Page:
“The position paper, Science, Technology, Engineering and Mathematics in the National Interest: a Strategic Approach, released today by Professor Chubb, is an urgent call for action to secure Australia’s future in a world increasingly driven by research and innovation. It should be supported,” said Universities Australia’s Chief Executive Belinda Robinson.
“It is important that all Australians understand we have no time to lose. We must not fall behind other countries which have recognised the central role research and innovation plays in international competitiveness in a fast-changing global economy.
“Universities look forward to working with the Chief Scientist and the government on turning the plan into reality,” Ms Robinson said.
The paper highlights the central importance of investment in Science Technology, Engineering and Mathematics (STEM) as well as in social sciences and humanities research and education.
“Universities Australia endorses the critical role played by STEM research and education in driving innovation and the paper’s acknowledgement of the importance of social sciences and humanities in understanding our world and influencing the effectiveness of STEM,” Ms Robinson said.
The crucial role played by innovation in lifting national productivity and the importance of improving links between public education and research and the private sector is highlighted in the paper.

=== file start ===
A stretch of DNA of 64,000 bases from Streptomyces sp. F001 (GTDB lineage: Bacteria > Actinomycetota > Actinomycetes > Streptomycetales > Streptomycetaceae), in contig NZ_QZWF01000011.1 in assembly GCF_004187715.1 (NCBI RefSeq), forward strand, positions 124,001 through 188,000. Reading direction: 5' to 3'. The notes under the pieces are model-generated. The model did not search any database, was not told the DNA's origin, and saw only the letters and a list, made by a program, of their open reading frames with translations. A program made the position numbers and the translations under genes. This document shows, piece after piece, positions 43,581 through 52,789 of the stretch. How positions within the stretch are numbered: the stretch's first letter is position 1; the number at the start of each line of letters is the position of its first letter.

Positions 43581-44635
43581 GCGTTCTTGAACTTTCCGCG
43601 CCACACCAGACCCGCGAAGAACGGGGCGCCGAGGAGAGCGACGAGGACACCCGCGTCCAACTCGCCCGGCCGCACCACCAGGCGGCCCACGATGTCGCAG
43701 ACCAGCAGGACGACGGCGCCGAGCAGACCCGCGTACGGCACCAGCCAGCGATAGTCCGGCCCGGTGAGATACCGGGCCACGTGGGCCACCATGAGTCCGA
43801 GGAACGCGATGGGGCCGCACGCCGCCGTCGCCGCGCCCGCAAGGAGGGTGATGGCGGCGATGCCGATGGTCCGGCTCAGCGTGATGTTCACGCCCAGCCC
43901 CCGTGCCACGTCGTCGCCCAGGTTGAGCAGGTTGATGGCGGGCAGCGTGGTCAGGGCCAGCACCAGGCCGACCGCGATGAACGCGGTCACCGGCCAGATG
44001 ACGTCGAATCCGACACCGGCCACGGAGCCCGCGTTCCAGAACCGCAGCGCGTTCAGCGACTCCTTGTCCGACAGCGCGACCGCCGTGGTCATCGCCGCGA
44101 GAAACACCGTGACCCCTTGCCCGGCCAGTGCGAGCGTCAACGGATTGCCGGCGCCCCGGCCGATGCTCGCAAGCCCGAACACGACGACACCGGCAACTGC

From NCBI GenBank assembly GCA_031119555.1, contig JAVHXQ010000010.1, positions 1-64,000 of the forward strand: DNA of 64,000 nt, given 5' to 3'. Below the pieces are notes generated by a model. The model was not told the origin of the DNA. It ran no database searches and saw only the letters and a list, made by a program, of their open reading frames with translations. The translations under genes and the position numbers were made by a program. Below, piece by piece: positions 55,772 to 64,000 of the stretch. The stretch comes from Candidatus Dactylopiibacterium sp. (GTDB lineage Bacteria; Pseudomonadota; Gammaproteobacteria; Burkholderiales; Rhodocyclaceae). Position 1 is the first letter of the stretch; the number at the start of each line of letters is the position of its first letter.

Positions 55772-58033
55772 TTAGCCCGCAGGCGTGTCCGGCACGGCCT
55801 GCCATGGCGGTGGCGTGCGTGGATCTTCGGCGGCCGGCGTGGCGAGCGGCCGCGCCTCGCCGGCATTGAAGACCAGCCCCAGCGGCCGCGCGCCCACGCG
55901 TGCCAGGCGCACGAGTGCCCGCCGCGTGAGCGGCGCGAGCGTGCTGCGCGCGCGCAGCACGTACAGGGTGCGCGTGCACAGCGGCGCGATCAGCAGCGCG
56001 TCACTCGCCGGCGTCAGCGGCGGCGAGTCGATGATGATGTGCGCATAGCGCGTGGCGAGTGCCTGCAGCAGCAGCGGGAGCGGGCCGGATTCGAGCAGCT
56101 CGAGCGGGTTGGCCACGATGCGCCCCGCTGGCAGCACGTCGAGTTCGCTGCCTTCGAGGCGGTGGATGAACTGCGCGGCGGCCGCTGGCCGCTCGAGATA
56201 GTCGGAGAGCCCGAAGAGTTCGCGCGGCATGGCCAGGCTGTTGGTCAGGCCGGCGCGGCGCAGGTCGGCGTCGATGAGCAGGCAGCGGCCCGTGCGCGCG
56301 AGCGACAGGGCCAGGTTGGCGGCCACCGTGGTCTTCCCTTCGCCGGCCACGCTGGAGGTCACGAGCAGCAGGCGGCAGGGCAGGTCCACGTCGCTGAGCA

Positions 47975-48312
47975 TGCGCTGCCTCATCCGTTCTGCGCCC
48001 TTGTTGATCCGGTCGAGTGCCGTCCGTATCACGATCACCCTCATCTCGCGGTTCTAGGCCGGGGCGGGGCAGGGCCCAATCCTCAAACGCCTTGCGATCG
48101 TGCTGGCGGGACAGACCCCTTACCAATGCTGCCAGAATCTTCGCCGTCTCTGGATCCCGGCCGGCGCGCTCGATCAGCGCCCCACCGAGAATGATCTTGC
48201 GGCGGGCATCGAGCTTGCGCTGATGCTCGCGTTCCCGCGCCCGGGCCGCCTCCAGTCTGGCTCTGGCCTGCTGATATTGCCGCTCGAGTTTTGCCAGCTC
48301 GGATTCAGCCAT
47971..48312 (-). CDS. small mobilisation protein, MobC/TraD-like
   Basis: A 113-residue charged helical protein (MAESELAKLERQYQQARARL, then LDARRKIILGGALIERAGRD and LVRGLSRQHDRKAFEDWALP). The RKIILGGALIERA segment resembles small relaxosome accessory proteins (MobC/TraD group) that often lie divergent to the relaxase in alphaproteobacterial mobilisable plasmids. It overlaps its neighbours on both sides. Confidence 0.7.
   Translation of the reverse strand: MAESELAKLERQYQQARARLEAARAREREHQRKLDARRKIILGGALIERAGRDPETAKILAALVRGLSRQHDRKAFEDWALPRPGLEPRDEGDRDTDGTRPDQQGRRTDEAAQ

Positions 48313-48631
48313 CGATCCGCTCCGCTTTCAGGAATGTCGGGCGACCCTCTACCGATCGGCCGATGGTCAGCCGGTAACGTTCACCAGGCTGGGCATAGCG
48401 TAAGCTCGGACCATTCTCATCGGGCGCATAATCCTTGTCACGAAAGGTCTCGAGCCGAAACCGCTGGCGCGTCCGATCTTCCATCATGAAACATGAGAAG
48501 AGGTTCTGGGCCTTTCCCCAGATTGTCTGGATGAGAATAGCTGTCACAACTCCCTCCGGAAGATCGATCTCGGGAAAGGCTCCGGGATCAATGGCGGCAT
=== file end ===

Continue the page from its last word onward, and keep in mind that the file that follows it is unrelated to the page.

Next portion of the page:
“Professor Chubb’s proposal to establish a National Innovation Council aimed at developing strategies to accelerate the translation of ideas into marketable goods and services, is a key step in transforming the economy and building the knowledge-based industries of the future,” Ms Robinson said.
The Business Council of Australia’s Action Plan for Enduring Prosperity also released today, likewise recognises the need for such a body, calling for a National Innovation Council to be established and for the Chief Scientist’s national STEM strategy to be implemented.
The BCA highlights the critical role played by education and innovation in securing Australia’s future competitiveness and its ability to respond to trends shaping the economy and society in coming decades.
“It is important that the private and public sectors work together to make sure the right environment exists to encourage innovation, research and education are harnessed in the short and longer term to lift national productivity and economic prosperity and to understand and address the problems that face our communities,” Ms Robinson said.